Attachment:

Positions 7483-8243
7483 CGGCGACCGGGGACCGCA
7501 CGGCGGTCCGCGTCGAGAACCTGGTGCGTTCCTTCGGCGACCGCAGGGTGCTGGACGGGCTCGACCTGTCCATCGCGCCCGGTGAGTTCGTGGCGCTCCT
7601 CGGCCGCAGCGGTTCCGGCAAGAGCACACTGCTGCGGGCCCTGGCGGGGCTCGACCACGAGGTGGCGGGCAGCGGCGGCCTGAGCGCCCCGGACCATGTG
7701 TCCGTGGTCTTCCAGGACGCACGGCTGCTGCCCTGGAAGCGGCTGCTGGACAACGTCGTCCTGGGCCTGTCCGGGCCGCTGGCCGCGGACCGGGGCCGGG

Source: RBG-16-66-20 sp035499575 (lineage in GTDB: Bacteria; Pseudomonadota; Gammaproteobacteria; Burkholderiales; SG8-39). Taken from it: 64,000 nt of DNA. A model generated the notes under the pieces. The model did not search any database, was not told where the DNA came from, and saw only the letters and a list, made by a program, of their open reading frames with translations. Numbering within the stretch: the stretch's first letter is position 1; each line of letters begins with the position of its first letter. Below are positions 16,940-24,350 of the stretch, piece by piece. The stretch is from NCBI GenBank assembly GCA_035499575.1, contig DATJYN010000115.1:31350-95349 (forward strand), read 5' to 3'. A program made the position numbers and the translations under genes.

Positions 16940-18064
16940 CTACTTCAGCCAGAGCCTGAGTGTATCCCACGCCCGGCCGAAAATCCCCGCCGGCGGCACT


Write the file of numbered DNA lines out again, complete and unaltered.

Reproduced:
Positions 7483-8243
7483 CGGCGACCGGGGACCGCA
7501 CGGCGGTCCGCGTCGAGAACCTGGTGCGTTCCTTCGGCGACCGCAGGGTGCTGGACGGGCTCGACCTGTCCATCGCGCCCGGTGAGTTCGTGGCGCTCCT
7601 CGGCCGCAGCGGTTCCGGCAAGAGCACACTGCTGCGGGCCCTGGCGGGGCTCGACCACGAGGTGGCGGGCAGCGGCGGCCTGAGCGCCCCGGACCATGTG
7701 TCCGTGGTCTTCCAGGACGCACGGCTGCTGCCCTGGAAGCGGCTGCTGGACAACGTCGTCCTGGGCCTGTCCGGGCCGCTGGCCGCGGACCGGGGCCGGG

Source: RBG-16-66-20 sp035499575 (lineage in GTDB: Bacteria; Pseudomonadota; Gammaproteobacteria; Burkholderiales; SG8-39). Taken from it: 64,000 nt of DNA. A model generated the notes under the pieces. The model did not search any database, was not told where the DNA came from, and saw only the letters and a list, made by a program, of their open reading frames with translations. Numbering within the stretch: the stretch's first letter is position 1; each line of letters begins with the position of its first letter. Below are positions 16,940-24,350 of the stretch, piece by piece. The stretch is from NCBI GenBank assembly GCA_035499575.1, contig DATJYN010000115.1:31350-95349 (forward strand), read 5' to 3'. A program made the position numbers and the translations under genes.

Positions 16940-18064
16940 CTACTTCAGCCAGAGCCTGAGTGTATCCCACGCCCGGCCGAAAATCCCCGCCGGCGGCACT